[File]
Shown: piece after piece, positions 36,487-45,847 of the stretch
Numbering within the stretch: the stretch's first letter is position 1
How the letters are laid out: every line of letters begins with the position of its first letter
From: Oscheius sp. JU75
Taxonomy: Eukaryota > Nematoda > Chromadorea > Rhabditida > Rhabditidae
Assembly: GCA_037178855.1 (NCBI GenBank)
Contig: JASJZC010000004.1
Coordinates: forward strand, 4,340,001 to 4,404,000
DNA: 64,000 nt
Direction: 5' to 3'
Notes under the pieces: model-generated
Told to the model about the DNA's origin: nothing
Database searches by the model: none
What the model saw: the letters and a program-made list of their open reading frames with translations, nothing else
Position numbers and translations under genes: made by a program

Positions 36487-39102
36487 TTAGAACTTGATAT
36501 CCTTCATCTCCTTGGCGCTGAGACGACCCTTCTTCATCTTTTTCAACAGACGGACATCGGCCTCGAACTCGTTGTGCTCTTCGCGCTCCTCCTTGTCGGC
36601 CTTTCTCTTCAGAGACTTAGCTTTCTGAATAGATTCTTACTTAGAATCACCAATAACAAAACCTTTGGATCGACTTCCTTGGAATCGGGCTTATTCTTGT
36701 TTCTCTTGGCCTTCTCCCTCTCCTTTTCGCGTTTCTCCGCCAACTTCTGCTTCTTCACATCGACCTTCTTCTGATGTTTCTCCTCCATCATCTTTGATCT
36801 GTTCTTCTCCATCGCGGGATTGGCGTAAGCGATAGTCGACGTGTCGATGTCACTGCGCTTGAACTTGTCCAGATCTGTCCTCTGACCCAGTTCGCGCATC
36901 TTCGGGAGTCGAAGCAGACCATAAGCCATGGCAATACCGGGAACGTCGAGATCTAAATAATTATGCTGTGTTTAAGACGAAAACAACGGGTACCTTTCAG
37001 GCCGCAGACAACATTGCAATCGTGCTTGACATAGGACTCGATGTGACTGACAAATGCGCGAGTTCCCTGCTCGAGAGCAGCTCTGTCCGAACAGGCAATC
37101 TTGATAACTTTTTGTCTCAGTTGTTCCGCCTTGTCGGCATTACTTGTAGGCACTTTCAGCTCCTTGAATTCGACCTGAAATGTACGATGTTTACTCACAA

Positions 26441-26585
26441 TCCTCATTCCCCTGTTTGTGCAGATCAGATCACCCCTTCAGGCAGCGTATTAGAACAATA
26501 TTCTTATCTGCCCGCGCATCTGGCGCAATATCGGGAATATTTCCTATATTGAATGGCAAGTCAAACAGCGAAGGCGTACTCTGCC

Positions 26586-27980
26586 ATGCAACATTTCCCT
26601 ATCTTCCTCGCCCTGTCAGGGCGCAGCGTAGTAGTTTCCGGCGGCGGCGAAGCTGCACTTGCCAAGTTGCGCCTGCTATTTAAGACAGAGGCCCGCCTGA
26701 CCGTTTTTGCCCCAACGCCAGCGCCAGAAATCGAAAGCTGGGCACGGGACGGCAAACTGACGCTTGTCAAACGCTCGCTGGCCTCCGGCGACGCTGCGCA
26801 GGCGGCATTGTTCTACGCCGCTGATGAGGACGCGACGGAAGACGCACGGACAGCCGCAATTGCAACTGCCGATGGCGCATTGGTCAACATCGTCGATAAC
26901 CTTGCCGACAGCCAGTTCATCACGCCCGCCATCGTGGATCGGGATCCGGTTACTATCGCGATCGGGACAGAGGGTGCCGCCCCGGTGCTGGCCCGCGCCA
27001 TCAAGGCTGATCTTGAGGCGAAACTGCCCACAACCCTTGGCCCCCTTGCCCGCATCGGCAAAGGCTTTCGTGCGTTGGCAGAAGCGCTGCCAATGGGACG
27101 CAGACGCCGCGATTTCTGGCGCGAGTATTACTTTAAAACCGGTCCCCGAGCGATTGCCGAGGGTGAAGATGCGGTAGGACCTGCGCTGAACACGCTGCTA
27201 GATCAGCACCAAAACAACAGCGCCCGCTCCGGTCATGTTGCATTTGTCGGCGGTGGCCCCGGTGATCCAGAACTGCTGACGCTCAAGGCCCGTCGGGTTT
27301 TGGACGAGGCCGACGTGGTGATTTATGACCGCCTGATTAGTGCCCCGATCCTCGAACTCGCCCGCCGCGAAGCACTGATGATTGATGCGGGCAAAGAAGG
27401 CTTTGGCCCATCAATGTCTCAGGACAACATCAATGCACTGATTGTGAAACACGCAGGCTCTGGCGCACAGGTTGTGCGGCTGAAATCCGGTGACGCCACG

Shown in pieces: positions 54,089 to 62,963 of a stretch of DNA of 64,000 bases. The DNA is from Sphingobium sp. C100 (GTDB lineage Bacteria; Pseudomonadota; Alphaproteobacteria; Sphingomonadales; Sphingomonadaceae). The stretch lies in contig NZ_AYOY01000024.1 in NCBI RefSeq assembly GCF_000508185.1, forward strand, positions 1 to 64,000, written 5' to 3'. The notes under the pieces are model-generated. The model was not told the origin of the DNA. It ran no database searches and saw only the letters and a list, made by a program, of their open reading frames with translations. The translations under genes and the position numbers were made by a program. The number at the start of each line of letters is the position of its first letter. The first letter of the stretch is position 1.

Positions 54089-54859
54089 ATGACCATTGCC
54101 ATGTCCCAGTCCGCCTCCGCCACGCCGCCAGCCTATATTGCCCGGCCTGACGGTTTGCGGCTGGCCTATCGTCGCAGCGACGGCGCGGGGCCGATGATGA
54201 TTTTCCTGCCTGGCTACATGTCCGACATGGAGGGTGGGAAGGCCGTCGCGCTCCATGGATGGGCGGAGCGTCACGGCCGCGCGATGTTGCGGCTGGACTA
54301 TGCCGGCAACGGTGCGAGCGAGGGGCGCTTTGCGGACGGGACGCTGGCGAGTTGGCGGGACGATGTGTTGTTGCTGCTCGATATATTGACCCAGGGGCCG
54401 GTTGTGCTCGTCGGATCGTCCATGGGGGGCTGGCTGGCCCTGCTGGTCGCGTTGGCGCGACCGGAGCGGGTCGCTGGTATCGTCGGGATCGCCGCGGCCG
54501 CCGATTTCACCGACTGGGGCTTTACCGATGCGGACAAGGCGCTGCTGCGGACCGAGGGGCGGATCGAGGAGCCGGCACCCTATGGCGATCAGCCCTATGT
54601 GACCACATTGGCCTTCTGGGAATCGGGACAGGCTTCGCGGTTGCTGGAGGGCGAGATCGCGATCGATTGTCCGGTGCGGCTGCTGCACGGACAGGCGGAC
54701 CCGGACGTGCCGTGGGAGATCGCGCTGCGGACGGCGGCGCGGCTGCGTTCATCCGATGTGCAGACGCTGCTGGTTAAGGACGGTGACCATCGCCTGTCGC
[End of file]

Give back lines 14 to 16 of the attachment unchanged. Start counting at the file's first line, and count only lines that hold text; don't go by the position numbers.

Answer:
What the model saw: the letters and a program-made list of their open reading frames with translations, nothing else
Position numbers and translations under genes: made by a program

Positions 36487-39102